Ethical and legal regulation of Big Data research – towards a sensible and efficient use of electronic health records and social media data
Third-party funded project
Project title Ethical and legal regulation of Big Data research – towards a sensible and efficient use of electronic health records and social media data
Principal Investigator(s) Elger, Bernice Simone
Co-Investigator(s) Seitz, Claudia
Project Members Schneble, Christophe Olivier
Favaretto, Maddalena
Shaw, David
De Clercq, Eva
Organisation / Research unit Departement Rechtswissenschaften / Assistenzprofessur Gesundheits- und Spitalrecht (Seitz),
Ethik / Bio- und Medizinethik (Elger)
Project start 01.02.2017
Probable end 31.07.2020
Status Active
Abstract

Big Data research using electronic health records (EHR) and social media (SM)
available through the internet are an effective and constantly improving means to
generate quick and valuable knowledge about the functioning of human beings and
society. They aid to answer important research questions related to health, well-being,
functioning and behaviour of various populations and institutions. This type of readily
available data is valuable for many disciplines including medicine, psychology, and
sociology. It holds the potential to have a direct impact on quality and cost-efficiency of
health care as validated by real time use of Big Data in smarter healthcare and cities
projects.
As research regulations have been originally conceived for clinical trials, researchers
carrying out studies that use EHR and SM face considerable uncertainty. Recently, the
public has reacted strongly to the perception that research involving data and
biological samples (generating genetic data) is underregulated and therefore data abuse
is becoming a high risk. Big Data research has opened previously unprecedented
possibilities of data research and has increasingly highlighted public fears of abuse:
predictive analysis of EHR is being developed for so-called smarter hospitals to help
identify in real time patients at high risk for health deterrioration. Models based on
algorithms are developed to predict and address healthcare and resource allocation in
smarter hospitals. In medicine and psychology, routine data from EHR offer the
potential to use data from millions of people to answer important research questions at
much lower cost than clinical trials. Combination of information from SM, consumer
data (e.g. data from the Migros Cumulus card) and EHR data could enable in finding
objectivable results that were previously only available through more costly subjective
tools such as patient or consumer questionnaires.
This type of very promising Big Data research raises new technical and regulatory
concerns due to its specific characteristics: the vast amount (variety, volume) of useful
data generated at an unprecedented speed (velocity) encompassing not only medical
information but also sociodemographic and financial data. It thus presents challenges
on veracity at various levels of data flow, ranging from the extraction of information to
data sharing and methods of data management and analysis. Among the most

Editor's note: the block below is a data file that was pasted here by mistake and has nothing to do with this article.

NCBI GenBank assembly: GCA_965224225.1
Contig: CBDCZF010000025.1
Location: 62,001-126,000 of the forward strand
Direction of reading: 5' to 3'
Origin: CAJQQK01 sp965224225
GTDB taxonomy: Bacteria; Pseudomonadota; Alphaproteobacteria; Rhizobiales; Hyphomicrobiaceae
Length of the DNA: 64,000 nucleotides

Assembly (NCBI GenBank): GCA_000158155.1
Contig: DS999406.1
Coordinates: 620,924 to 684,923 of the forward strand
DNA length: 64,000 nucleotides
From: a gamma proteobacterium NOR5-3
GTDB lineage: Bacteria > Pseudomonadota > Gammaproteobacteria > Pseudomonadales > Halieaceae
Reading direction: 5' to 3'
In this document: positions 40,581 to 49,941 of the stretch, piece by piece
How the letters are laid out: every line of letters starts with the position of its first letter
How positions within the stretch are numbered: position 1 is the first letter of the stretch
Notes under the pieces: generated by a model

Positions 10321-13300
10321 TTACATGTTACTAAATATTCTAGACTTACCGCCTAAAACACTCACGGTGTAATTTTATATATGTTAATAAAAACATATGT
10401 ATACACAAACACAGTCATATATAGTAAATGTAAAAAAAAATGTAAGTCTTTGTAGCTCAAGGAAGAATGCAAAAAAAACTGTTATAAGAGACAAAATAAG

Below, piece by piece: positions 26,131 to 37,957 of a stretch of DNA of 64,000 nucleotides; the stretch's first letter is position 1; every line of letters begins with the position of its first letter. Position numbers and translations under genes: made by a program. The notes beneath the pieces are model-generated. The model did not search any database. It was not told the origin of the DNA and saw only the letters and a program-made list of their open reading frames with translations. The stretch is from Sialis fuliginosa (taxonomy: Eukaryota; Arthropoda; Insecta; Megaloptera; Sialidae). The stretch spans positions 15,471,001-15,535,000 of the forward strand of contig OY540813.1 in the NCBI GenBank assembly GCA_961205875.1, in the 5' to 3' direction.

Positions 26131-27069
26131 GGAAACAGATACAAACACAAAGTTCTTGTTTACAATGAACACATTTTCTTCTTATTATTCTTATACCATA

pressing ethical and regulatory concerns are issues of consent, privacy, confidentiality
and conflicts of interest. Countries are struggeling individually and often differently
with the regulatory void, and the varying domestic approaches lead to concerning
barriers for international research. In Switzerland, it is at present not always clear
which type of Big Data research is considered human subject research and must
receive approval from cantonal research ethics committees (CRECs). Furthermore,
CRECs lack capacities to treat all research from such grey zones, especially if they are
done outside of medical faculties. Some researchers have sought to address this
shortcoming by enacting their own department or faculty commissions to approve
research. These commissions, in contrast to the CRECs, do not have a legal status and their competence and scope remain undefined.
The past has shown that if research remains largely unregulated there is a risk of
public “backfire”. Citizens’ fear of abuse and of research taking place “behind their
backs” can create the feeling that regulations must be particularly strict. There are
several recent historical examples to this effect. The present project fills the existing
research gap of how to deal ethically with dsata while at the same time avoiding
unnecessary barriers to otherwise beneficial Big Data research. Guidance for ethics
committees worldwide, and also locally in Switzerland, is urgently needed. The
objectives and methods of this project are the following:
i.Review existing national and international ethical as well as legal guidance related to
Big Data research involving EHR and SM using classical comparative analysis
methods.
ii.Understand the attitudes and local needs of researchers and barriers they fear: to
this aim we will carry out qualitative interviews with (a) researchers and (b) with those
whose data are used.
iii.Use the results from the preceding parts (i. & ii.) and perform thourough ethical
analysis, after review of the relevant ethico-legal literature, to influence the local and
international regulatory and ethical debate and to propose and further a sensitive and
efficient research ethics framework.

Financed by Swiss National Science Foundation (SNSF)
Follow-up project of 1002419 Agequake in prisons: Reality, policies and practical solutions concerning custody and health care for ageing prisoners in Switzerland
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